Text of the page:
Cocaine-Induced Posterior Reversible Encephalopathy Syndrome (PRES): A Case Report and Review of the Literature

Vijaya Dasari and Charles D. Donohoe

Abstract

Background: Posterior Reversible Encephalopathy Syndrome (PRES) is a clinical-radiological phenomenon that occurs due to a disruption in the autoregulation of the cerebral blood flow resulting in vasogenic edema. It is seen most often in settings of acute hypertension and is often associated with eclampsia. Symptoms that PRES patients commonly present with include seizures, visual disturbances, headache, and altered mental status.
Case: We present a patient and review select cases cited in the literature that cocaine, a common drug of abuse, can precipitate hypertension with PRES. Our patient initially presented with severe headache, acute renal failure, hypertension, profound somnolence, and a widespread vasogenic edema after relapsing and using cocaine. Within 24 hours and with control of her blood pressure, her symptoms resolved and she was alert, cognitively intact and free from any identifiable residual effects.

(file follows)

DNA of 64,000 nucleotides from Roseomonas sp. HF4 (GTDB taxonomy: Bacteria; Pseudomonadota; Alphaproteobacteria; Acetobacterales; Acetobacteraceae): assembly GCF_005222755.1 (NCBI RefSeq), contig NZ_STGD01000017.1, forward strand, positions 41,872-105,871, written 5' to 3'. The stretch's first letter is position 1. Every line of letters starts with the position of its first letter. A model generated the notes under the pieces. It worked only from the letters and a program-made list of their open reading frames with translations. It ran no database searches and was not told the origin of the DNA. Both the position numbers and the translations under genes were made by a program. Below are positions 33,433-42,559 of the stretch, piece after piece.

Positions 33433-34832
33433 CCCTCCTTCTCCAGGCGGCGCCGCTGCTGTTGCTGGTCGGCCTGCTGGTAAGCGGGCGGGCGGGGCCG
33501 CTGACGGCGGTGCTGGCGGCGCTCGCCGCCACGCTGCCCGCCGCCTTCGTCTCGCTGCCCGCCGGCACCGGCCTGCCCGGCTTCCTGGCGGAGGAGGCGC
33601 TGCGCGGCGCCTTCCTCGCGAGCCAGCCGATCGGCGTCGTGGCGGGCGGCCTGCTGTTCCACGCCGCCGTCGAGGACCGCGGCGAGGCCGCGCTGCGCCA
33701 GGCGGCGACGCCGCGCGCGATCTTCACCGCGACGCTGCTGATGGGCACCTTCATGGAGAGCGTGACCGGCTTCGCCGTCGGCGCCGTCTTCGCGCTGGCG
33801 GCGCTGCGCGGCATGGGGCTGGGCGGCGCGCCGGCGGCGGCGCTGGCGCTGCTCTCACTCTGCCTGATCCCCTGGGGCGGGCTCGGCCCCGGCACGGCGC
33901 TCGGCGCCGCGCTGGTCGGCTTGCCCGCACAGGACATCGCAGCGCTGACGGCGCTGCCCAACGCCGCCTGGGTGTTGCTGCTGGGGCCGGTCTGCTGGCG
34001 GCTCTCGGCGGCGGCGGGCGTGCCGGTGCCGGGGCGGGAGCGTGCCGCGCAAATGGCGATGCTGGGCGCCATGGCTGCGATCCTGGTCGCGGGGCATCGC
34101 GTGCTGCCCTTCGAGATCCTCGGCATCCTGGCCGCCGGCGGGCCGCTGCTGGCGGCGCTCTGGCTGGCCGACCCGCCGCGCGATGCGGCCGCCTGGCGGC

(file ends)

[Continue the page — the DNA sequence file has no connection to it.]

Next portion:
Conclusion: We suggest that this rapid sequence of clinical and neuroimaging abnormalities following cocaine ingestion may not be a rare phenomenon. As has been previously described, the magnitude of PRES related vasogenic edema is not well correlated with either symptom severity or ultimate clinical outcome.

Published on: December 22, 2018
doi: 10.17756/jnpn.2018-025
Citation:  Dasari V, Donohoe CD. 2018. CocaineInduced Posterior Reversible Encephalopathy Syndrome (PRES): A Case Report and Review of the Literature. J Neuroimaging Psychiatry Neurol 3(2): 30-34.

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